Ken Schwaber, one of the founders of Scrum, describes Scrum as an empirical process--“the art of the possible.” It's about making decisions based on what is. But I've been noticing a trend where Product Owners and Scrum Masters are not diligent in keeping the Product Backlog and user stories well-organized and groomed for effective reporting to stakeholders. Basically they're not using the company-prescribed tools very well, and I'm starting to see how it's affecting other parts of the organization.
Managers are looking at burndown and burnup charts to determine if teams are on track with their projects--even though the teams themselves do not rely on the same charts to measure their own progress. Program managers are trying to understand when a team might be reasonably expected to complete work based on its velocity and story point estimates, but it's impossible to see clearly how much work is remaining to be done. How do the Product Owners, Scrum Masters, and team members know if they are on track?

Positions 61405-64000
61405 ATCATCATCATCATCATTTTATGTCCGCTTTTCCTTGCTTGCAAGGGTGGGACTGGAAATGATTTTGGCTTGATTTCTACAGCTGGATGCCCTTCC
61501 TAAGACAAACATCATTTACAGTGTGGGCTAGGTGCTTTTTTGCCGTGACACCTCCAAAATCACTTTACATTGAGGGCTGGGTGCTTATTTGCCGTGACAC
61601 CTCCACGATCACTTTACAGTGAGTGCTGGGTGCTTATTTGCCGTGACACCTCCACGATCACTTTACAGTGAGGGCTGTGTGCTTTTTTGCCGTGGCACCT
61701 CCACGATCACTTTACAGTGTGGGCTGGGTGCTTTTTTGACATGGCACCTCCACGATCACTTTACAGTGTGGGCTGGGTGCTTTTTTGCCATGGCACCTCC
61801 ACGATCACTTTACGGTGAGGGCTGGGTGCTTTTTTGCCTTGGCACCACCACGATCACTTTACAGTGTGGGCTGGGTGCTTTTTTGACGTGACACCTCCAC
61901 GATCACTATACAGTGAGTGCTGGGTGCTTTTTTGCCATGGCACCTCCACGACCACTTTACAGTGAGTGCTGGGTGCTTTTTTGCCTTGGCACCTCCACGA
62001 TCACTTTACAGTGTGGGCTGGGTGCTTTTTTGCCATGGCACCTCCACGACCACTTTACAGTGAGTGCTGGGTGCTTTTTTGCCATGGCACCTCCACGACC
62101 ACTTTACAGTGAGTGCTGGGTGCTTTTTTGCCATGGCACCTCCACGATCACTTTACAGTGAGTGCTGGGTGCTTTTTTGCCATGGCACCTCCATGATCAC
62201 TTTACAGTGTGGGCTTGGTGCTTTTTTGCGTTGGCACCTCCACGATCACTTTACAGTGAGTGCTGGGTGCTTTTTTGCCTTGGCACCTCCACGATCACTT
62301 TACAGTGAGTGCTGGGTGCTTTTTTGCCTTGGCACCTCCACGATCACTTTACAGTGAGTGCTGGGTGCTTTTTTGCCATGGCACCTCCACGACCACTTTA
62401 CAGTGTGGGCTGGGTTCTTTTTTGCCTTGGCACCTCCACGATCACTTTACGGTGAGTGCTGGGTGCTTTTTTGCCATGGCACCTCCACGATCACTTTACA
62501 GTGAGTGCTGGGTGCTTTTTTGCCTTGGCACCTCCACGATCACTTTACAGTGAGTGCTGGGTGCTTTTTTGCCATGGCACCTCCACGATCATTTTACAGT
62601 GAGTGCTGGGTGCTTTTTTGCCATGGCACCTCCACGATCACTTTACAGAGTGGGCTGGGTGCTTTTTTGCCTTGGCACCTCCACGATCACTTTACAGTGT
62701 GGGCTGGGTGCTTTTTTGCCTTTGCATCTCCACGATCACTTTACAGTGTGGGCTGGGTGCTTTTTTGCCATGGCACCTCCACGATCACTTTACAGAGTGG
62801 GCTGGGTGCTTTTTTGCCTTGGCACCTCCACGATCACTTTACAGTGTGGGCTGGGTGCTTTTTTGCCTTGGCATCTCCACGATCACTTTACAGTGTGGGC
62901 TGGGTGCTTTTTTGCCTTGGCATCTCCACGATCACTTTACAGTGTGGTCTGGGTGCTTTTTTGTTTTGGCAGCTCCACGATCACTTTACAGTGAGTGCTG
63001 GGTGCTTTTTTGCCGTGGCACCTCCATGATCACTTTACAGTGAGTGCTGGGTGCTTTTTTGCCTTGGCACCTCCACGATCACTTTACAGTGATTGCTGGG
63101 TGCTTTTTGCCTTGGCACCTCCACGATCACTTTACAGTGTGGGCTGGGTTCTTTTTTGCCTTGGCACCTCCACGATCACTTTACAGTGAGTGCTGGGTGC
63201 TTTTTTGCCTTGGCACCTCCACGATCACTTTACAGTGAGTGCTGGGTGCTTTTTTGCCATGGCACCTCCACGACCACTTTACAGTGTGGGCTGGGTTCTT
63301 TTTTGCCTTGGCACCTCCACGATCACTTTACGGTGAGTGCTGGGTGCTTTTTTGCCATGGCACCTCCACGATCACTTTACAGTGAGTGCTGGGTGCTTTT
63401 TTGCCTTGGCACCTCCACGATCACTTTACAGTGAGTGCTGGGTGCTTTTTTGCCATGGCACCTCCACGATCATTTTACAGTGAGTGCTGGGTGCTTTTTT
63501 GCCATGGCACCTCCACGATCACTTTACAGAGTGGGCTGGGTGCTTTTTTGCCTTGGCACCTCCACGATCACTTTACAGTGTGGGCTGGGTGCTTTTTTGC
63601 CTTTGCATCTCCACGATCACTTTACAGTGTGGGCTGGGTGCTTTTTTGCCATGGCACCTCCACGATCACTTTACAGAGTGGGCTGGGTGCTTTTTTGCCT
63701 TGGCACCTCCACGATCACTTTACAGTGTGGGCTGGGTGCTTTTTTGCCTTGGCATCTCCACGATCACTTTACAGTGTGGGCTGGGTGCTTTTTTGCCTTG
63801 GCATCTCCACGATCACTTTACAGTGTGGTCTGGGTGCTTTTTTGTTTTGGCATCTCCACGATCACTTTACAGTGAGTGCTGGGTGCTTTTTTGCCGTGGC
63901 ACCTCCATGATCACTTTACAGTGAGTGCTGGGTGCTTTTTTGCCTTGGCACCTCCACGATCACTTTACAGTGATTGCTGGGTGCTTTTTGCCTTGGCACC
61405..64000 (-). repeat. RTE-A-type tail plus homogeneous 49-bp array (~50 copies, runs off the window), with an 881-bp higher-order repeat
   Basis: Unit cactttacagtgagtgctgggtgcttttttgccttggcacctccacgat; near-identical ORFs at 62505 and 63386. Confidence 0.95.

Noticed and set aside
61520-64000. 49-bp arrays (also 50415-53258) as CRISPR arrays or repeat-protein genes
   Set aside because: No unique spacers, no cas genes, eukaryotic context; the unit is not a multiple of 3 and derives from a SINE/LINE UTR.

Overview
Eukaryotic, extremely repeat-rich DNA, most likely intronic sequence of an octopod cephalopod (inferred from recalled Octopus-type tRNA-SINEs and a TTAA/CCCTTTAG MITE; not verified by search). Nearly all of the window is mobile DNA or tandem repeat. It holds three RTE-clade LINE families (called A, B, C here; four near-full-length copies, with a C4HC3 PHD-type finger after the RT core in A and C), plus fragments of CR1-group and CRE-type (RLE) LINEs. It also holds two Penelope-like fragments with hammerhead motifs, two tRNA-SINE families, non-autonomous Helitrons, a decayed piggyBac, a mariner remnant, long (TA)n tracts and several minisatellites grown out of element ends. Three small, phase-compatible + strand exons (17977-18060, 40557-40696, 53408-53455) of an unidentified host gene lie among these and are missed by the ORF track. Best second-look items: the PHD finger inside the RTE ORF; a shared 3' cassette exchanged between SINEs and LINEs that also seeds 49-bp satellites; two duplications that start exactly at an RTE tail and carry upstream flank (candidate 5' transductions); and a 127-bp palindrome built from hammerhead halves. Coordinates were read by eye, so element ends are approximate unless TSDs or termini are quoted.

Apparently they rely on their gut.
Don't get me wrong--there's something to be said for gut feelings and good instincts in the Agile world. But how do you scale gut feelings or radiate them to others effectively? I'd love for managers and stakeholders to talk to the team to learn what's going on and what's coming next, but unless a team is delivering to production on a very frequent basis [at least once a month, in my opinion], they should be able to look at an information radiator of some kind to understand some of this basic information. We don't want to make decisions based on truthiness--we want to make decisions based on truth. The only thing worse than not having information radiators available is having people look at the reports available in the previously mentioned company-prescribed tools to make decisions when the data is wrong.